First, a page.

I bet he thinks he's so clever. However I find this story a little strange, the article claims that the five hubs each contained 40 petabytes (7200 Libraries of Congress) which at my count is about 160,000 250GB hard drives. That's ~$26m worth of hard drives per hub. The article is written in such a way to suggest these five hubs were run by people in their basements while the supposed retail value of their setups is anything but basementable.

    I guess this shouldn't be surprising though. It is a well known fact al-Qaeda is trying to topple the American government by supporting music piracy over the internet. The RIAA member companies are practically bankrupt from their tremendous losses due to piracy. They're such excellent role models for young people, persevering in the face of such insurmountable odds. The movie industry is soon to be entirely out of business from online trading of hits like Gigli. I feel really bad for those gaffers that only make $250,000 a year that can barely make ends meet because someone downloaded a movie.
  • by the arbiter (696473) on Wednesday August 25, 2004 @06:06PM (#10073412)
    This is an extremely disturbing development, seeing as these folks are not guilty of a crime, merely a civil offense. An egregious and large-scale civil offense, to be sure, but a civil offense nonetheless. Which is why there were no arrests. So why is the Justice Department involved?

    Oh that's right...I forgot. Herr Reichsmarshall Ashcroft IS the law.
  • by mrchaotica (681592) on Wednesday August 25, 2004 @06:09PM (#10073435)
    "Information wants to be free" and "monopolies are bad" would be those general arguments you're looking for, I think, along with "copyright was considered a necessary evil from the beginning* and now isn't even necessary."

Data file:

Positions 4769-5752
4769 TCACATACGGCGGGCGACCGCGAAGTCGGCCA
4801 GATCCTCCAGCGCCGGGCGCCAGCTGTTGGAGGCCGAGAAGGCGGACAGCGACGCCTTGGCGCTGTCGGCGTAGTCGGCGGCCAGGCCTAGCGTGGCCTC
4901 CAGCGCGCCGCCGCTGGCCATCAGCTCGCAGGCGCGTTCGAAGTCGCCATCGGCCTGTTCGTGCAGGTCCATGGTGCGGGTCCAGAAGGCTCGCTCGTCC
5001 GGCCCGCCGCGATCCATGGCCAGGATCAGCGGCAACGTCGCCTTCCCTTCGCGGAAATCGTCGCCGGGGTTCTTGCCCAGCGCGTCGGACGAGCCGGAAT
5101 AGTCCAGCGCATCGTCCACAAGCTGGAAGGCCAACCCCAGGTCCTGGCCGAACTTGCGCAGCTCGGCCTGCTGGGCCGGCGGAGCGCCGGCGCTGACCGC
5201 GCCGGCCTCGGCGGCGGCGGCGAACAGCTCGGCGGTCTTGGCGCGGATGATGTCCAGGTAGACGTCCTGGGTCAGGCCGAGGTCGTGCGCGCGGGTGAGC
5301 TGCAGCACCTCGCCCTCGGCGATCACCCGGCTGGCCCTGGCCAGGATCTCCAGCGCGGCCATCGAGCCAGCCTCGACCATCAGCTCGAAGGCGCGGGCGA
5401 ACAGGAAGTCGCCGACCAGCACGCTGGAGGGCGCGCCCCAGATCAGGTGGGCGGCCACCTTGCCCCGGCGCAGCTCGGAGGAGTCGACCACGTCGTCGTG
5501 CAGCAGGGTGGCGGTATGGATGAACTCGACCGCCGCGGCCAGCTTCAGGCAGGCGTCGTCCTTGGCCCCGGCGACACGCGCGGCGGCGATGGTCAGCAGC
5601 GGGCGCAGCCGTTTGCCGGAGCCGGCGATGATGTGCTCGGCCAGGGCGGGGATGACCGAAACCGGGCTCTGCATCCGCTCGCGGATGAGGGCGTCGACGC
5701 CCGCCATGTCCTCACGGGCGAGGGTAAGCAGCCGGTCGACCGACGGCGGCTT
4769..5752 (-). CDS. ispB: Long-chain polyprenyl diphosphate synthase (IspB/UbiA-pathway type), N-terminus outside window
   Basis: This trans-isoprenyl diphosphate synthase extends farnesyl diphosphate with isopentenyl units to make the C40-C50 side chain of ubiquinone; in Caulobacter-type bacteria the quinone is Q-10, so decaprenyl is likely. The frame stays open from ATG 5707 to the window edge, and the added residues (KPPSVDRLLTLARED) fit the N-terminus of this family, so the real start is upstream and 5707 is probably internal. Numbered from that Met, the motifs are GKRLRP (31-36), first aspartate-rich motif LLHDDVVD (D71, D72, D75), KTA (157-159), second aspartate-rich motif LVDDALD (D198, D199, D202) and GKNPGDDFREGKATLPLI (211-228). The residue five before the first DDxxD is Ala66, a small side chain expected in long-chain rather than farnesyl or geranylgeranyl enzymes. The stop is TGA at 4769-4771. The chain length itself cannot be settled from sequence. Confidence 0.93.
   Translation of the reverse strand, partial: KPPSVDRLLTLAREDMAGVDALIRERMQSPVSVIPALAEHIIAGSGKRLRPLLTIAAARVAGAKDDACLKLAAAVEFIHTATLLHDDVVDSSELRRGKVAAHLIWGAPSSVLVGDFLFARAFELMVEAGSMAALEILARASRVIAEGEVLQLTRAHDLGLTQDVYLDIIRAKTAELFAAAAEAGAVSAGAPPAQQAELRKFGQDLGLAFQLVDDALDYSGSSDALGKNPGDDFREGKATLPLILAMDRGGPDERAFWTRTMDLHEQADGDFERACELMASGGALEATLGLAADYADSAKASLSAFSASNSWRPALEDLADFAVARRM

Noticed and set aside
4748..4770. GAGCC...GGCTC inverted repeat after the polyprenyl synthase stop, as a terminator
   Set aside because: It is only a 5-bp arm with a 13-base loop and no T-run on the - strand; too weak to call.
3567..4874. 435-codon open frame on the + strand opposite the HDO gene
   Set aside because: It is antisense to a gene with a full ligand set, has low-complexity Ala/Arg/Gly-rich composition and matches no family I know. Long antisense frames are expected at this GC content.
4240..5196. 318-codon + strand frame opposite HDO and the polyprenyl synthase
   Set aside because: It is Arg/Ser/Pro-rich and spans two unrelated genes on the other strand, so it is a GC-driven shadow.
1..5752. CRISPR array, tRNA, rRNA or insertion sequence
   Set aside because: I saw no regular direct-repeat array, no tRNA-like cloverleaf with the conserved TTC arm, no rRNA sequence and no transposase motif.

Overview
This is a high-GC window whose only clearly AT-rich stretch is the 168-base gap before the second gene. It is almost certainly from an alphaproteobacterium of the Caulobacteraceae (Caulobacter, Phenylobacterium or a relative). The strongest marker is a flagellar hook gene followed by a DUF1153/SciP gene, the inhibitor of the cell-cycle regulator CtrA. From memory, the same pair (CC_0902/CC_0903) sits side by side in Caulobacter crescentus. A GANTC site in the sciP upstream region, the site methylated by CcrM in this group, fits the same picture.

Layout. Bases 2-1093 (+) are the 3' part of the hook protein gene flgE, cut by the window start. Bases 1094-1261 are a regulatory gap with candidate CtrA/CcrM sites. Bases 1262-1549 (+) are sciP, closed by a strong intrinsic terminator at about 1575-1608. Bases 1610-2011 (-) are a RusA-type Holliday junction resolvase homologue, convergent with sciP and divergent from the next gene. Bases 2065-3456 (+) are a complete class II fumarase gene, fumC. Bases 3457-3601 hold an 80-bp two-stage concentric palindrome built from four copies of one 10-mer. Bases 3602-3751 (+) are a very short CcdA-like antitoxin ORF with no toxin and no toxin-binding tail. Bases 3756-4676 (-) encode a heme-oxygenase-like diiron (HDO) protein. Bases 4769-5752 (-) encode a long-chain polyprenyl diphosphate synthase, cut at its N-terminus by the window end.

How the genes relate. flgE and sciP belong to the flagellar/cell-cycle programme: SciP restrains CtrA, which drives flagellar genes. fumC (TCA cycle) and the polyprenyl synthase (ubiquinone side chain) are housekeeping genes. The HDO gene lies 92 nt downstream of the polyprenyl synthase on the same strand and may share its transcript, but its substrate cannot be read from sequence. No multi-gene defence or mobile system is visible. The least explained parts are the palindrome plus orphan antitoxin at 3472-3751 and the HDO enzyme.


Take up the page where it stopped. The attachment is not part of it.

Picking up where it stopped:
*see the writings of Jefferson and Madison
  • by Izago909 (637084) * <tauisgod@@@gmail...com> on Wednesday August 25, 2004 @06:10PM (#10073445)
    Check again. The reason no charges were pressed was because they can't. It's a civil matter, despite what the media conglomerats want you to believe.
  • by Alaren (682568) on Wednesday August 25, 2004 @06:10PM (#10073446)

    Okay, so we're cracking down on copyright infringers. Jokes about "petabytes" aside, there was doubtless a lot of infringing going on.

    But this whole thing is starting to look more and more like the enforcement of prohibition back in the roaring twenties, or like the religious persecution that started the American colonies. When something is illegal even though most people don't consider it "wrong," bad things happen. Small-time infringers are getting sued, big-time infringers getting raided, and a fair number of innocent folk get caught in the middle. Some of the Warez folk are looking more and more like the gangs of Chicago back in the day... and like those gangs, there are as many or more doing it for the thrill and the challenge than for the money.

    So when do we get a constitutional amendment? When do we get a "digital revolution?" Where are the folk who realize that there is something seriously wrong with the way we understand the words "intellectual property?" When millions of people engage in an activity that bucks the status quo yet somehow remains illegal enough to warrant armed attention from the DoJ, you no longer have a government A)of the people, B)for the people, or C)by the people of the U.S.A.